What can I write about when my mind seems blank ... when no theme worth talking about surfaces, no matter how I beg ... when all my thoughts center in just a few things -- take a nap, do the laundry, tidy my rooms, work diligently on my WIP, or just sit and count my heartbeats?  Well, I do have another thought, but its impetus arises from my lower trunk, not my brain, and is acerbated by my prescribed diuretic -- run to the bathroom, and read.  

Yesterday I worked the morning shift at the Mesa temple and felt great.  So good, indeed, that I stopped to get new white knee-highs, filled the gas tank, and wandered, or trudged, down almost every aisle at Costco, where I went only for some cat food, but spent a couple hundred dollars.  By the time I got home I'd reached an exhaustion stage and my heart did its jitterbug thing.  That gave me the thrill of recording and phoning the results to Cardionet.  By the time my heart quieted down, which was fairly soon, I was content to just sit, test my blood-pressure, and stare into space.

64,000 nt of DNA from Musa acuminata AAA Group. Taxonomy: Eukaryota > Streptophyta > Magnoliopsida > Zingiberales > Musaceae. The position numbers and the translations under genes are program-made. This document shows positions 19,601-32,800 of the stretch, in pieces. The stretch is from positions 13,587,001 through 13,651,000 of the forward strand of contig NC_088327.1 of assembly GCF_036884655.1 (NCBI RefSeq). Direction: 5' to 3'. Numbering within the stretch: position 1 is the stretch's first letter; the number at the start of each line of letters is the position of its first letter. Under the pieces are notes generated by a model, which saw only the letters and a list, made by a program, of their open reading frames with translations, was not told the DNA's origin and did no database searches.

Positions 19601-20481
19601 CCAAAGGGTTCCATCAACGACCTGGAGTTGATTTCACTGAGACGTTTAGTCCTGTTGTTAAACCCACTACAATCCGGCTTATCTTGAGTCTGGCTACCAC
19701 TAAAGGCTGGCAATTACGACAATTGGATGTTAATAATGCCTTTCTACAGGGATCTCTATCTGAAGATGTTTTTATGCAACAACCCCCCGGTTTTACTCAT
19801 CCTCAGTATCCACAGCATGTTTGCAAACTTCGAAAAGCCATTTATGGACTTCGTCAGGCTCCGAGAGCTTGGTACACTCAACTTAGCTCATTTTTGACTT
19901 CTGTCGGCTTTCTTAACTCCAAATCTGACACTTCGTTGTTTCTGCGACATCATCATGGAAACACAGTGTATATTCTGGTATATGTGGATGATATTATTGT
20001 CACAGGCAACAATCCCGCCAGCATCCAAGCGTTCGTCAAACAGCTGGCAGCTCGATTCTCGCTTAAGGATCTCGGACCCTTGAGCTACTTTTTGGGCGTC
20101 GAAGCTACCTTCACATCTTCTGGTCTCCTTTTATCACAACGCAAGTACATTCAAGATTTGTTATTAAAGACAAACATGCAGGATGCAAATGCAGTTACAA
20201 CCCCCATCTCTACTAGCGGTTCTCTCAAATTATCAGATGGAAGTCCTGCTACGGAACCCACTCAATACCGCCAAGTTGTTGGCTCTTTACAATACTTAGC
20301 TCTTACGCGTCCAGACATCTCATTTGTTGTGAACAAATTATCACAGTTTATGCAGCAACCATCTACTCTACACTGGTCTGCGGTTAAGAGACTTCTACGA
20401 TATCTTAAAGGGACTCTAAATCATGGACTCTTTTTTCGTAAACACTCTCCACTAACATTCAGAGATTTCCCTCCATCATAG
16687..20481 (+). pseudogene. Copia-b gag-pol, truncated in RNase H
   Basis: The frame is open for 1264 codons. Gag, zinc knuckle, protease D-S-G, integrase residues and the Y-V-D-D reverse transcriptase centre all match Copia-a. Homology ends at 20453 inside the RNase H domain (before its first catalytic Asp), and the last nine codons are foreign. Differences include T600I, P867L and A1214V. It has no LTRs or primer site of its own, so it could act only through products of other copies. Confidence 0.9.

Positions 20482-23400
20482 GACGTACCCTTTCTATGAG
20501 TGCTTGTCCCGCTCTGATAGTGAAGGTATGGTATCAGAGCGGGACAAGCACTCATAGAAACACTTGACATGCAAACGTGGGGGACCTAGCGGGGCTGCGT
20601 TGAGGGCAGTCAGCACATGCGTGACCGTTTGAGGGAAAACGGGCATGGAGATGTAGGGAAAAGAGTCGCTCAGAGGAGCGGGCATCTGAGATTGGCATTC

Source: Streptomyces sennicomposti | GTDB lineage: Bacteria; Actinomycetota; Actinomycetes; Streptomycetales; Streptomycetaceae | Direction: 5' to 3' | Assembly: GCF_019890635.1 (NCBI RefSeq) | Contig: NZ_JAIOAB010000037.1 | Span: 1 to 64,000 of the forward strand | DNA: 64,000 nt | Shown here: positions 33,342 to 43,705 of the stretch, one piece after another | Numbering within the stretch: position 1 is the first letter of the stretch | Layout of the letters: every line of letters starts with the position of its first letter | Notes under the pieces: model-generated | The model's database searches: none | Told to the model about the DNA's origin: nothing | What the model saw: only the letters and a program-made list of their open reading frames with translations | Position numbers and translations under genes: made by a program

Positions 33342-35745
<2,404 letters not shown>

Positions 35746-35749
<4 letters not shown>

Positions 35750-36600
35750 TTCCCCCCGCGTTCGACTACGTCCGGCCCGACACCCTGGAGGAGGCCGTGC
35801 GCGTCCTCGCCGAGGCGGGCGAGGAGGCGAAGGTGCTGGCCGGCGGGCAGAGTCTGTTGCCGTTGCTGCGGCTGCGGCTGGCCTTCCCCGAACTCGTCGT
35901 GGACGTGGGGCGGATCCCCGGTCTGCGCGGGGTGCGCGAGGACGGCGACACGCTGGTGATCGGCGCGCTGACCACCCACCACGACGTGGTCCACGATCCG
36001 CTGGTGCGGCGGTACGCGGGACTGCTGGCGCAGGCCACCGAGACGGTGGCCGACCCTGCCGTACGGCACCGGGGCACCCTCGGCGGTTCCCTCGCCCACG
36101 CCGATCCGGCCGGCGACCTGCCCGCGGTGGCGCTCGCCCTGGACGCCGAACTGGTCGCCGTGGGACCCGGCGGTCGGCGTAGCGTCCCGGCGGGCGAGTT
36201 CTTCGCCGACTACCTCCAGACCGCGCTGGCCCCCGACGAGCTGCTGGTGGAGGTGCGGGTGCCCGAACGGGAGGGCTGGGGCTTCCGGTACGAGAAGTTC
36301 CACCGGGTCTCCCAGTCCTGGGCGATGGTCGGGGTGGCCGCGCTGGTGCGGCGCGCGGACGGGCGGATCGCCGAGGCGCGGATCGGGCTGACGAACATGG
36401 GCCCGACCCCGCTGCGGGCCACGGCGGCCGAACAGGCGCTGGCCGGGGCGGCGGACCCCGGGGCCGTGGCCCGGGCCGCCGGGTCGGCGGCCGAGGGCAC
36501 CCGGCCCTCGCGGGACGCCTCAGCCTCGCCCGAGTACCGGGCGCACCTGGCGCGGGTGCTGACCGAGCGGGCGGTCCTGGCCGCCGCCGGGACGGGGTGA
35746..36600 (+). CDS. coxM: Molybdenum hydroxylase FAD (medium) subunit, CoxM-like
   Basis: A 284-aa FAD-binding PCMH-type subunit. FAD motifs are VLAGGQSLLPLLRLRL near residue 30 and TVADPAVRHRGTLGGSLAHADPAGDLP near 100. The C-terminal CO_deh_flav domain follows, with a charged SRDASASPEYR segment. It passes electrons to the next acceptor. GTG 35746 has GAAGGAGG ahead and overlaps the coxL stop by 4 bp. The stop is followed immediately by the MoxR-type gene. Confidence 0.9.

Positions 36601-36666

Oh, now I'm getting ideas.  Perhaps you'd like a report on my resolutions I'd decided on in my last blog.  I actually got busy and organized the various scenes I'd written over the last two or three years, and even counted words ... or let spell-check do it.  I've drafted in the neighborhood of 100,000 so far.  I've chronic-al-ized  (spell-check doesn't like all this together, but I do) memories clear up to 1956 of my life history, with a thousand words or so of 1961,  telling when my last baby arrived--the one made in Japan.

After more inspiration at a cabin in Forest Lake for a weekend with Pamela Goodfellow's class, I made the great decision to schedule full work-time of at least four, but aiming for eight hours a day until I get my memoirs finished--at least a book's worth.  Forty hours a week ought to hurry the process.  I started charting my work time on Monday, June first, because Sunday was my next opportunity, and it's a day of rest.  Besides a couple of firsts sounded like an excellent choice.  That day I worked on my WIP for four and a half hours.  Tuesday I did five. Wednesday I bombed out, and today my writing has not yet gotten around to my memoirs.  But I have six more hours before bedtime, and who knows how many hours I'll take after that!

Happy writing, and please cheer me on.  As you can tell, I need it.


Jun 3, 2009

Why I Write

by Kari Diane Pike

I witnessed a miracle last week. This miracle happened because someone wrote a book. I still feel giddy, and I'm not even the author. I did, however, introduce the reader to the author...and the book.